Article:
Second Lieutenant William Joseph Cornwall LAURIE
Indian Army Reserve of Officers
attached to 2nd Battalion 124th Duchess of Connaught’s Own Baluchistan Infantry
Date of birth: 13 August 1884
Date of death: 6 January 1917
Killed in action aged 32
Buried in Amara War Cemetery. Plot X E 2
William Joseph Cornwall was born in Monmouth to Donald Laurie, a tax surveyor, and Leonora (born Cornwall). His grandfather, William Laurie, was a sugar merchant, and Donald was born in Barbados.
William was educated at Dundee Grammar School, and later at Carlisle Grammar School. He achieved a second class Arts degree (including Latin, Greek, Roman History, Mathematics, Logic and Political Economy) at the University of Edinburgh. In 1905-6 he enrolled at the University of Glasgow to study Political Economy, Moral Philosophy and Geology, but did not graduate. At the time he was living at Greenock where his brother, George Archibald, died in 1906, which may have affected his studies. In 1907 William registered at Christ Church for one year as an Indian Civil Service Scholar, and enrolled in the class of Sir Henry Jones, Professor of Moral Philosophy - there is no record of him having taken any examinations.
From the Thirtieth Annual Report of the Greenock Philosophical Society at the M'Lean Museum and Lecture Hall, Greenock:
“In connection with the Geological Section it is interesting to report that a representative collection illustrating the geology of the district is being made for the Museum by Mr. William J. C. Laurie, a young Greenock student presently at Oxford University. This should add considerably to the interest and usefulness of the geological collection.
“The Geological collection by Mr. William J. C. Laurie, referred to in the last Annual Report, has also been completed. It contains 245 specimens and is intended to show the chief types of rocks found in the area of the Clyde basin below Glasgow. A few specimens, however, have been taken from just outside that area. The rocks are classified according to origin and composition rather than according to locality, as being more useful to students, and, Mr. Laurie remarks, perhaps more satisfactory in general. The specimens have been placed in two new cases occupying the centre of the Museum and these, together with the Geological Survey Maps of the District which have been procured for reference, form an important addition to the Geological Section.
“The Committee desire to express the great pleasure they have in receiving these two collections, representing, as they do, a great amount of skill and labour given freely by two young Greenock students in the time they could spare from their own work and studies ; and the Committee now record their thanks to Mr. Russell and Mr. Laurie for having made these valuable additions to the collections in the Museum. It should be mentioned that both gentlemen in their reports to the Committee acknowledge their indebtedness to Mr. Brunton, the Curator, for his willing and careful assistance in the arrangement of the specimens and the preparation of labels, often given long after the usual closing hour of the Museum.”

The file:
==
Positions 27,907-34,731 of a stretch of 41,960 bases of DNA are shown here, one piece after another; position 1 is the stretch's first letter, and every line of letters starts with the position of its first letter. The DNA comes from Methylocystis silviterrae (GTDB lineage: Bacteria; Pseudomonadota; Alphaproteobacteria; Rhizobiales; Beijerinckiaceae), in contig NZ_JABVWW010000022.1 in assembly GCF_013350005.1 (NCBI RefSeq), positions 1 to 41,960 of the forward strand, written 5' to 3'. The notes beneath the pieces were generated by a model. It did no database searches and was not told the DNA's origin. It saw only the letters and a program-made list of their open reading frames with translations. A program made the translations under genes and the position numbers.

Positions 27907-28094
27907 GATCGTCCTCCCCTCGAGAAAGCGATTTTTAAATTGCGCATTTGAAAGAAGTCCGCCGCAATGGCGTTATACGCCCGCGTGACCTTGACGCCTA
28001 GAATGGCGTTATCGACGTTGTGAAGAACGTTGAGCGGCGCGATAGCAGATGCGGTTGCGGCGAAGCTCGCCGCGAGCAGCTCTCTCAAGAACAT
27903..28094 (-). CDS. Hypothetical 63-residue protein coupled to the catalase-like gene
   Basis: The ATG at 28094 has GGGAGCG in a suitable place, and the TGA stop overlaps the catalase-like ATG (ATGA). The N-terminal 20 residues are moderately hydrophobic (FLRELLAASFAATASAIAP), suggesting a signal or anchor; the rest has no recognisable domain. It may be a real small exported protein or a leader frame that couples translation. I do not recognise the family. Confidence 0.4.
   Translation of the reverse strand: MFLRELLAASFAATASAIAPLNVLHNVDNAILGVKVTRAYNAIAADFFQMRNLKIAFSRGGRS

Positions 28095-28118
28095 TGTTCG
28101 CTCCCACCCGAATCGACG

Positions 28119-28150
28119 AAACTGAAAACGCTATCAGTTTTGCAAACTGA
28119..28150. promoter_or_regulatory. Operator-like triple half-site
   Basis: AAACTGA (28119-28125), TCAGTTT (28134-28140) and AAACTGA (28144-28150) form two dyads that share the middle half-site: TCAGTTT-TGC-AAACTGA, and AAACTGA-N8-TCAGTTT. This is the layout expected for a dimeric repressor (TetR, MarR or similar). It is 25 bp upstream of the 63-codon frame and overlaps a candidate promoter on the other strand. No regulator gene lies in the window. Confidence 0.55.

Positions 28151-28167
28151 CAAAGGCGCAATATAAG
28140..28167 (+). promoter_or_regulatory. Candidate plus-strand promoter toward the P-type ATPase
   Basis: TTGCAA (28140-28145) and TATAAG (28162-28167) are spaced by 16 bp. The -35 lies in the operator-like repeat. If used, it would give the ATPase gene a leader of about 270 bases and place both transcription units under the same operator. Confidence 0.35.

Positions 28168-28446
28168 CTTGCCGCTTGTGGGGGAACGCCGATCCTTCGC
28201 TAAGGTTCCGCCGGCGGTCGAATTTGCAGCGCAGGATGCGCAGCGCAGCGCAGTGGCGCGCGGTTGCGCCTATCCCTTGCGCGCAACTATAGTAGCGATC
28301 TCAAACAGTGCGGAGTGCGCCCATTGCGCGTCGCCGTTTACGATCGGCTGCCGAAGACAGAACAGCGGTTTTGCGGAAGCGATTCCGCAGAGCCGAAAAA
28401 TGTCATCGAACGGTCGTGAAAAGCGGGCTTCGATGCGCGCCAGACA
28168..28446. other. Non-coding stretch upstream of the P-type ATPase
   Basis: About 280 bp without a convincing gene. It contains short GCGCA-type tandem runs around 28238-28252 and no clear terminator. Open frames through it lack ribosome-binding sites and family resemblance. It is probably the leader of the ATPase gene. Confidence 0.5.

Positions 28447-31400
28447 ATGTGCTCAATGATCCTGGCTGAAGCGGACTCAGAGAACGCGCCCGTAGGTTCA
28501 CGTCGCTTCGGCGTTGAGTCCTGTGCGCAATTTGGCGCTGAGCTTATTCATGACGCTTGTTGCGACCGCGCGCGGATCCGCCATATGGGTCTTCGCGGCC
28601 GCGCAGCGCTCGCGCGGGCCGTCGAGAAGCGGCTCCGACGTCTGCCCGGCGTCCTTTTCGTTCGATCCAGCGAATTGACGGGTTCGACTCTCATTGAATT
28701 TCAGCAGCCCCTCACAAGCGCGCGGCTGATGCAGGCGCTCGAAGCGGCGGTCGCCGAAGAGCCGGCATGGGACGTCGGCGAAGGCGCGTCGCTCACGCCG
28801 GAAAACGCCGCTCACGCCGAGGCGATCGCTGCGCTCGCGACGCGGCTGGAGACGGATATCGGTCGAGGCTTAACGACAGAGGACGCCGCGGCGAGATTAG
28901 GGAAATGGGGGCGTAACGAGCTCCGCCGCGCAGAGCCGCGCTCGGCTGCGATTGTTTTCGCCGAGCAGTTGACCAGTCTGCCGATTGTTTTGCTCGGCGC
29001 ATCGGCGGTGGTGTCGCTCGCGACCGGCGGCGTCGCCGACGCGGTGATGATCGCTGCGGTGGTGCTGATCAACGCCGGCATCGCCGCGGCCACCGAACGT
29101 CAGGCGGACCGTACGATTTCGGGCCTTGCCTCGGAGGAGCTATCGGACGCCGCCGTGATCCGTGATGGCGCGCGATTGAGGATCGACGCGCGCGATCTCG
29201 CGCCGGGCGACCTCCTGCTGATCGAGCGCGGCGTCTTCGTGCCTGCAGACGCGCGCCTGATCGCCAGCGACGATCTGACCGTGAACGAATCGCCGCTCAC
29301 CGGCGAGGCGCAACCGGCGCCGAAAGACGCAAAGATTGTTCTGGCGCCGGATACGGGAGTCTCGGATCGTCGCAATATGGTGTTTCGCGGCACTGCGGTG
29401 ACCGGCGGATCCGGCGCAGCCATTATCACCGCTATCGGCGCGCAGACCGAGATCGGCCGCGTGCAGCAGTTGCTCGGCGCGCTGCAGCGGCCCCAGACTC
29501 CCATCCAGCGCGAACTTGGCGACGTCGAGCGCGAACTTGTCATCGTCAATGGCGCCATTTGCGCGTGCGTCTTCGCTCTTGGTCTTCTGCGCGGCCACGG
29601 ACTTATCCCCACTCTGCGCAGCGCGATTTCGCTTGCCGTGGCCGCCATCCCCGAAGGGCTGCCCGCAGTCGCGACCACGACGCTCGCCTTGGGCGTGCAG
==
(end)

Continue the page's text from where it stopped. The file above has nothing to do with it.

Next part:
William’s name is on a list in The Edinburgh Gazette 6 November 1908 of those appointed to the Civil Service of India after an Open Competition. The Foreign Office catalogue 1912-14 notes that W.J.C. Laurie requested permission to travel from India to Europe via Chinese & Russian Turkestan.
As a result of his overland trip back to Britain, which began in May 1914, William wrote an article which appeared in the Journal of the Central Asian Society. He and a companion travelled with 100 baggage “coolies” so it was hardly travelling light. Ponies, yaks and camels were also used. The adventure was punctuated by various hunting expeditions, and negotiations with Chinese and Russian dignitaries. He reached London on 30 July. It was poignant to read him reporting a narrow escape from Austria following the assassination of Archduke Franz Ferdinand and the Austrian declaration of war against Serbia.
He returned to Bombay, sailing from London on 10 October 1914 aboard the Arabia. In India he joined the 124th Duchess of Connaught’s Own Baluchistan Infantry, an Indian Regiment with British officers, which was sent to Persia in 1916. The attack on Kut under the leadership of Sir Frederick Maude started on 13-14 December 1916. The attack on both sides of the River Tigris took two months just to clear resistance on the west bank below Kut, and it was probably during this campaign that William was killed in action in Mesopotamia on 6 January 1917.
William, and his remaining brother, Donald Saunders OBE, who died of pneumonia in Belgium in 1919, is commemorated in the Memorial Chapel at the University of Glasgow.
a) Carlisle School Memorial Register 1264-1924
b) Centre for Research Collection, University of Edinburgh library, (first matriculation 1901-2 vol 33; Graduates in Arts)
c) Supplement to the London Gazette 1 January 1919
d) University of Glasgow Archives Service (Roll of the Fallen; Matriculation Register)
e) Archives at Christ Church Oxford
f) W. J. C. Laurie, 'An Overland Journey from India to England, 8 November 1914', Journal of the Central Asian Society, ii (1915)
g) Friends of Christ Church Cathedral